by Claire Jones
What a year! From a pandemic to political unrest to hurricanes, 2020 has consisted of one stressful event after the other. At times, the changes have come so quickly that watching the news could give you whiplash. However, December is now here, bringing Christmas with all speed. And for once, I am not alone in the desire to start celebrating as soon as possible. Since Halloween is not one of my favorite holidays (although Thanksgiving is), I am often overeager to start the celebration. Around mid-October I break out my Christmas favorites like Pentatonix’s “Little Drummer Boy” and Wham’s “Last Christmas” (in full—I definitely listen to some songs all year long) and wait impatiently for the rest of the world to catch up. Not so this year.
This year, I saw Christmas lights going up on houses before Halloween was over. I saw snowmen, reindeer, and Santas next to ghosts, skeletons, and spiders. Most excitingly, Christmas music started playing on the radio during the second week of November, at least two weeks earlier than usual. The reason? So many people had called in requesting this or that Christmas song that the radio stations decided to just start playing Christmas music. All of this is a good thing. Christmas cheer is starting earlier than ever. However, my natural curiosity arose as well. Why were so many others so eager for Christmas this year?
Because Christmas more than any other holiday is the season of joy and hope. For people all around the world, after the exhausting and often depressing events of the past year, Christmas is a beacon of light for a worn-out world. It really is rather hard to be pessimistic while watching waving snowmen and listening to Jingle Bells. Also, who would turn down the chance for Christmas cookies early?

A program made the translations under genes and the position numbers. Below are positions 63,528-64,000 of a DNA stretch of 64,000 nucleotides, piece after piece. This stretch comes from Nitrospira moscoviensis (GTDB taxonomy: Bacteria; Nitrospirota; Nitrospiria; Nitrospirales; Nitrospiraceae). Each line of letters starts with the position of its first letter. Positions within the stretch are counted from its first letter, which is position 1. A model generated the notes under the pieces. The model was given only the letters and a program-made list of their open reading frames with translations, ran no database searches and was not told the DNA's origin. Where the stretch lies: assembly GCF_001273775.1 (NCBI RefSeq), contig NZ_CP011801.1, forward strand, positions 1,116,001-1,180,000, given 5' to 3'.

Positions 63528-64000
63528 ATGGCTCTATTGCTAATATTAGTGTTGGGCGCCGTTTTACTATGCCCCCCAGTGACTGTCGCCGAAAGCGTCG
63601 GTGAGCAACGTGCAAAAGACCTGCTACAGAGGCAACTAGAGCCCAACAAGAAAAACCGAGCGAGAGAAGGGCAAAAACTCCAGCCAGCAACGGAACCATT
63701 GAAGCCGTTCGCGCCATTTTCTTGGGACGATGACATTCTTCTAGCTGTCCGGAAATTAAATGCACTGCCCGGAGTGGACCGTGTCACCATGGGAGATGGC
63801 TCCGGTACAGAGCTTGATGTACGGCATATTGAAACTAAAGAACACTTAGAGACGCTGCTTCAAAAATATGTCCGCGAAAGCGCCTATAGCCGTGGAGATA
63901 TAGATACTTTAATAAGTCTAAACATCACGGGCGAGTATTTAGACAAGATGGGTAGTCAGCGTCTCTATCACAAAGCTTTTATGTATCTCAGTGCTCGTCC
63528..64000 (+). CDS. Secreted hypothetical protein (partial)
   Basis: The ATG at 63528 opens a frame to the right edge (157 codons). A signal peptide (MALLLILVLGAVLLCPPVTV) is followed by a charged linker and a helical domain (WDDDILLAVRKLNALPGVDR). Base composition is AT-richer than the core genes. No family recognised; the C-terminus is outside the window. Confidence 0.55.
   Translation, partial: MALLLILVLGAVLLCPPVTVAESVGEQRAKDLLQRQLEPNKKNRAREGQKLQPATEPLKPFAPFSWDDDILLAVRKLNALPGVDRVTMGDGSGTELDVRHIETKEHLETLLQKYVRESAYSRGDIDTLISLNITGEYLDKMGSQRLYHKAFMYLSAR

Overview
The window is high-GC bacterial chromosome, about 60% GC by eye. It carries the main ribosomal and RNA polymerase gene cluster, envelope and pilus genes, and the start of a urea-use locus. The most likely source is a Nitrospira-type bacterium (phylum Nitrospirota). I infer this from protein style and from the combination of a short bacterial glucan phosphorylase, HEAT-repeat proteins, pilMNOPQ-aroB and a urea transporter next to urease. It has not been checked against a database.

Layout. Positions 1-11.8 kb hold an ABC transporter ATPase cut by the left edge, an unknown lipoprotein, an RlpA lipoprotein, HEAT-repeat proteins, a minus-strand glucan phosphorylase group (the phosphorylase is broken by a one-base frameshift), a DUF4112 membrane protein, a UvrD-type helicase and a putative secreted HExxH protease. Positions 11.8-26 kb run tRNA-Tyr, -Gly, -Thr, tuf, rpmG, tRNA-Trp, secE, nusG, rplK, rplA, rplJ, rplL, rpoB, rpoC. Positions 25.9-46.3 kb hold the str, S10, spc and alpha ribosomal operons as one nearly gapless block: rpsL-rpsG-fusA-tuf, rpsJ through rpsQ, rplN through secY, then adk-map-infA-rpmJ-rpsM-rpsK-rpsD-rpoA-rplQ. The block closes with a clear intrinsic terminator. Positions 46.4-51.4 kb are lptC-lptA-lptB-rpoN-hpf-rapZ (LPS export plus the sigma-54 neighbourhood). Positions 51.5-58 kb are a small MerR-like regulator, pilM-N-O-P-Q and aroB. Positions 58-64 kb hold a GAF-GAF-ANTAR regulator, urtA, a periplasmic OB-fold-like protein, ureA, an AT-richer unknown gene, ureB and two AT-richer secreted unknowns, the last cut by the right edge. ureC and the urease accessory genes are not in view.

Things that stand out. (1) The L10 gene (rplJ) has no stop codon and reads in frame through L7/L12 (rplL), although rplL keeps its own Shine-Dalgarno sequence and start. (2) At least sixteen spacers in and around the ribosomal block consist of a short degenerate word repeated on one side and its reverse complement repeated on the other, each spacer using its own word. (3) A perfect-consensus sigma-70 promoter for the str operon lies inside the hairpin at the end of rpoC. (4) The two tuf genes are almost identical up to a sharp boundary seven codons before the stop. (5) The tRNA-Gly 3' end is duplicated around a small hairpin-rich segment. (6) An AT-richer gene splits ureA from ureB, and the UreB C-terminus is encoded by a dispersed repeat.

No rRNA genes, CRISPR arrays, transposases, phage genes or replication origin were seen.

Nevertheless, despite the general excitement, there will be some changes to how we celebrate Christmas this year. Christmas shopping will be done mostly online, which has changed the holiday job opportunities a little bit. Rather than hiring extra cashiers, Target and Walmart and other retailers are hiring people who are willing to help with the shipping supply and demand, moving pallets of goods, packing boxes, and the like. As travel remains somewhat discouraged, “I’ll be home for Christmas, but only in my dreams” becomes more akin to the truth than usual. Also, the number of Christmas parties to attend will most likely be much less than usual. Public events like caroling and Christmas parades may be much more difficult to participate in. Given all of these changes, why is the hype for Christmas so high?
The secret lies in what Christmas represents. At the core of it, although we often forget, Christmas is about celebrating the birth of a baby who would save the whole world from sickness and despair. Despite the over-commercialism, Christmas is not about toys or the candy or who has the best decorations. Christmas is the beginning of the world’s start-over. It is a time of hope and promises fulfilled. We give gifts to remind us of the greatest gift ever given. We throw parties to celebrate the birth of the savior. No matter what changes 2020 brings to this Christmas season, the meaning of Christmas remains the same, and so our joy continues.